Maximizing Spawn and Fry Yields
If you want your discus to produce more spawn and fry, then this article is for you!
HOW SHOULD I CONTROL MY BREEDING TANK ENVIRONMENT?
Soften your tank’s water.
If your discus spawns are hatching at low rates, the first thing you should do is make your tank’s water softer. Hard water in your breeding aquarium will cause the shell of freshly laid discus eggs to harden too fast, and then the male discus won’t be able to fertilize the eggs. Lower the water’s hardness to about 100 to 200 microsiemens.
Keep the environment completely clean.
Or as close as you can make it perfectly clean! Keep the breeder aquarium very clean since bad bacteria and fungus could kill your discus spawn. Wipe down all its sides and surfaces when you change its water. Do at least two 25% water changes during the week. Keep the filters clean.
Also, use a diatom filter. Diatomaceous earth filters will filter the water up to 1 micron and also remove parasties that can harm fry. Immediately after you have cleaned the tank and changed its water, run the filter for a few hours.
Clean the spawning surfaces thoroughly at least twice per week. The cleaner your spawning surfaces are, the more likely larger quantities of spawn will hatch.
Add methylene blue to your tank after your discus have finished spawning. Methylene blue will protect the eggs from bacteria and fungus. Please note that this chemical can stain the silicon seals of glass aquariums.
Prevent water from flowing into the spawning area.
When discus pairs are spawning, reduce or stop water from flowing in the aquarium. The current could push the sperm away from the eggs, causing them to remain unfertile.
Additionally, move filters and airstones away from the spawning discus pair. Even turn off the filter when your discus are spawning. Spawning usually takes no more than 45 minutes, so be sure to turn the filter back on once your discus are done.
HOW CAN I PREVENT MY BREEDING PAIR FROM EATING THEIR FRY?
Cover the spawning surface with a wire mesh.
Place a stainless steel wire mesh around the spawn. Then the pair can still care for the eggs and wrigglers, but they won’t be able to eat them.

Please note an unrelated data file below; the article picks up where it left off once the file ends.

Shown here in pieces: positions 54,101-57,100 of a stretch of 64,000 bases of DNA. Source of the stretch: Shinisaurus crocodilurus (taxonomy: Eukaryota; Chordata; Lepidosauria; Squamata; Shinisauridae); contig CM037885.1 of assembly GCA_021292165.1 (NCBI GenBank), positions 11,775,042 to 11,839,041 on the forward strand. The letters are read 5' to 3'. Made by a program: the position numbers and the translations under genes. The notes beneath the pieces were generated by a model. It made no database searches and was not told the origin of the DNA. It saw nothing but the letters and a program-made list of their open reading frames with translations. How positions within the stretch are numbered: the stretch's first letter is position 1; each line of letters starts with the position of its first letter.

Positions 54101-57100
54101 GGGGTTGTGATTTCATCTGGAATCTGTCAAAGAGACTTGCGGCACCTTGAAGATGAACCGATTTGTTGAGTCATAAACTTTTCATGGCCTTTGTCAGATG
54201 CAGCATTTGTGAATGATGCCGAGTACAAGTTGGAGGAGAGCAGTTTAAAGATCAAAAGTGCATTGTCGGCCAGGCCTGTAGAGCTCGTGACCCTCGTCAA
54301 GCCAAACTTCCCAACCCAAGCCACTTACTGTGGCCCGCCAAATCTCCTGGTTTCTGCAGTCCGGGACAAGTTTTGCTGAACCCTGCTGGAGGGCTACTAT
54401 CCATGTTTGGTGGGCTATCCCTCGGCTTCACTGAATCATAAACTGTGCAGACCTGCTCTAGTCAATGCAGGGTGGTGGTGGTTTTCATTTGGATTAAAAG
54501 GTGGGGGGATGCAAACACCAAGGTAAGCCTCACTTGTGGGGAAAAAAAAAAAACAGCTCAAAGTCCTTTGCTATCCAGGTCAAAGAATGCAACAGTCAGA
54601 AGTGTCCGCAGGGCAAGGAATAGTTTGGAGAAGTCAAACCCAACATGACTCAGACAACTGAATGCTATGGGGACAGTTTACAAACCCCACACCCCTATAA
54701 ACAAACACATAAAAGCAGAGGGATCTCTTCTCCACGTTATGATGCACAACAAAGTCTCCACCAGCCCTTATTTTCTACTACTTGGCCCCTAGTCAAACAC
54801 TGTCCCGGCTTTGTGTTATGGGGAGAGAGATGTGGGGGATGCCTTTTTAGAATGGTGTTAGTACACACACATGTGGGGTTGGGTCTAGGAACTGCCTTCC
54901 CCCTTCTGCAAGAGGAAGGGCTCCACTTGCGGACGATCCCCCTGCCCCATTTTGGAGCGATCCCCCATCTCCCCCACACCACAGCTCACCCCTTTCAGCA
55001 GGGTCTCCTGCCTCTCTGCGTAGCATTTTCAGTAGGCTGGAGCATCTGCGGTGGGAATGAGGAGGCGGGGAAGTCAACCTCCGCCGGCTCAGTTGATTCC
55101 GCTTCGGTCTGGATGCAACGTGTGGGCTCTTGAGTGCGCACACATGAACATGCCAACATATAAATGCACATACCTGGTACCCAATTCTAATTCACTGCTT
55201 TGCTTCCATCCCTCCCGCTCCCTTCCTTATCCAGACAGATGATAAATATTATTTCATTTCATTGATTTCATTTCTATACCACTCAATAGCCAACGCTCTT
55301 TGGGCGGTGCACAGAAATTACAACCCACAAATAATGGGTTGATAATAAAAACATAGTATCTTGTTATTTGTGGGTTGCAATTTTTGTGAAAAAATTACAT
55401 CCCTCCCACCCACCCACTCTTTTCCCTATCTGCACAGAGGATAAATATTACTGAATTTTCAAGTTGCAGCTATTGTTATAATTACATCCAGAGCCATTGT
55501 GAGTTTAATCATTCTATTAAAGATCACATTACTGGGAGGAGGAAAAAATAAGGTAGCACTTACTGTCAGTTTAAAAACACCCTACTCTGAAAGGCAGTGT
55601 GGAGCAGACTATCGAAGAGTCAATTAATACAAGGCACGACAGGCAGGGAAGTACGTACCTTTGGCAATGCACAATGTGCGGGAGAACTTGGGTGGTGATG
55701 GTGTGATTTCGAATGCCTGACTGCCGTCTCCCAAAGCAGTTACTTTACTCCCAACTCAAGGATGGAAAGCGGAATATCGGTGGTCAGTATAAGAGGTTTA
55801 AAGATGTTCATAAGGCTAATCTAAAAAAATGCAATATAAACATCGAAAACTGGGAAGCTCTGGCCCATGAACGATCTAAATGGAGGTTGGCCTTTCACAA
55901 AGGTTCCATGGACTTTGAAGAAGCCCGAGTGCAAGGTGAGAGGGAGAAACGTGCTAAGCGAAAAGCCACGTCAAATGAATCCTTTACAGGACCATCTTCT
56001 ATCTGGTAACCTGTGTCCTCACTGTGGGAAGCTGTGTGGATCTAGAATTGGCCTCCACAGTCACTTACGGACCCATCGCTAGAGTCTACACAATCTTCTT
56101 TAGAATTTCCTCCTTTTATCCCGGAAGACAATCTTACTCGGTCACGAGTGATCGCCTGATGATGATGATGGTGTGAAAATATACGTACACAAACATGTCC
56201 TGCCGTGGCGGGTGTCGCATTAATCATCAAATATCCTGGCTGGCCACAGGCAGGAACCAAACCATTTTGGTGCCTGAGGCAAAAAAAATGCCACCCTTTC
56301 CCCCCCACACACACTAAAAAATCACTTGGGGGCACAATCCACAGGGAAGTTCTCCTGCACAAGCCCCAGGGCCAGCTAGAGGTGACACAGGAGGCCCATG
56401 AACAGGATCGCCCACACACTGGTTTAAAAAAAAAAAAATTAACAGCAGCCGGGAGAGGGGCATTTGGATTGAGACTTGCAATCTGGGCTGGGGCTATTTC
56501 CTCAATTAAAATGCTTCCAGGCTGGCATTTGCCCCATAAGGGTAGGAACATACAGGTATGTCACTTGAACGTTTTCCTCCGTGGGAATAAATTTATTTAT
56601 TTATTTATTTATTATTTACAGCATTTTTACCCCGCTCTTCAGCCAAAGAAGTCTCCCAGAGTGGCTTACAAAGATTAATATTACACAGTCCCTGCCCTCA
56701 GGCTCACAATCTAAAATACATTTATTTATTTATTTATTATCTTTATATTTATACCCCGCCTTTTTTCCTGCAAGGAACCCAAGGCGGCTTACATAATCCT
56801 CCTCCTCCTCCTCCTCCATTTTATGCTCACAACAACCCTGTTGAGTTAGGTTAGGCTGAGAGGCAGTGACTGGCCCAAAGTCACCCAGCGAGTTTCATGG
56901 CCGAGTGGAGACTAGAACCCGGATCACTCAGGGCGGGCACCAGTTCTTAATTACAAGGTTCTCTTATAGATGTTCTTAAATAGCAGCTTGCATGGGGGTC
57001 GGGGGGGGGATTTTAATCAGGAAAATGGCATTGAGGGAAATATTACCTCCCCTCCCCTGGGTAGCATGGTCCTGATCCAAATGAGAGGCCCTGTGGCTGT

Wire Mesh Protecting Spawn
Remove the guilty parent(s).
Remove whichever parent is eating its fry. Often, only one member of the breeding pair eats the fry or wrigglers. So monitor your fish to find out which one is guilty and then remove it from the breeding tank. If the spawn is large, don’t leave the baby fry with the lone parent for a long time or it might get overwhelmed. To make the lone parent’s position easier, feed the fry baby brine shrimp two days after they are freely swimming.
If a certain discus pair always eats its spawn, remove their eggs and put them in a tank with a different discus pair that has spawn. Sometimes, this pair will care for the other discus’ spawn with their own children.
If both of the discus parents are eating their spawn and fry and you also don’t have any surrogate breeding pairs available, remove your breeding pair and artificially raise the spawn and fry yourself.
WHAT SHOULD I DO IF MY FRY START DYING WHEN THEY ARE PEA SIZE?
Treat the discus breeding tank for gill flukes. They are a common cause for fry to start dying when they are pea size.
WHAT SHOULD I DO IF MY BREEDING PAIR CONSISTENTLY PRODUCE INFERTILE SPAWN?
Exchange the male discus for a different one. Many male discus are not very fertile, possibly due to too much inbreeding or hormones given to them when they were young. If your discus pair has spawned multiple times, but very few of their eggs become fertile, replace the male discus with a different fish.
However, the exception is for young discus. In that case, give them more time. A young male discus might need to spawn many times before fertilizing correctly.
Blue Panda with Lines Discus with Spawn
- What is the ideal tank environment for spawning?
- What would you do if a discus parent starts eating its spawn?
- What are the most helpful tips in this article for increasing spawn and fry production?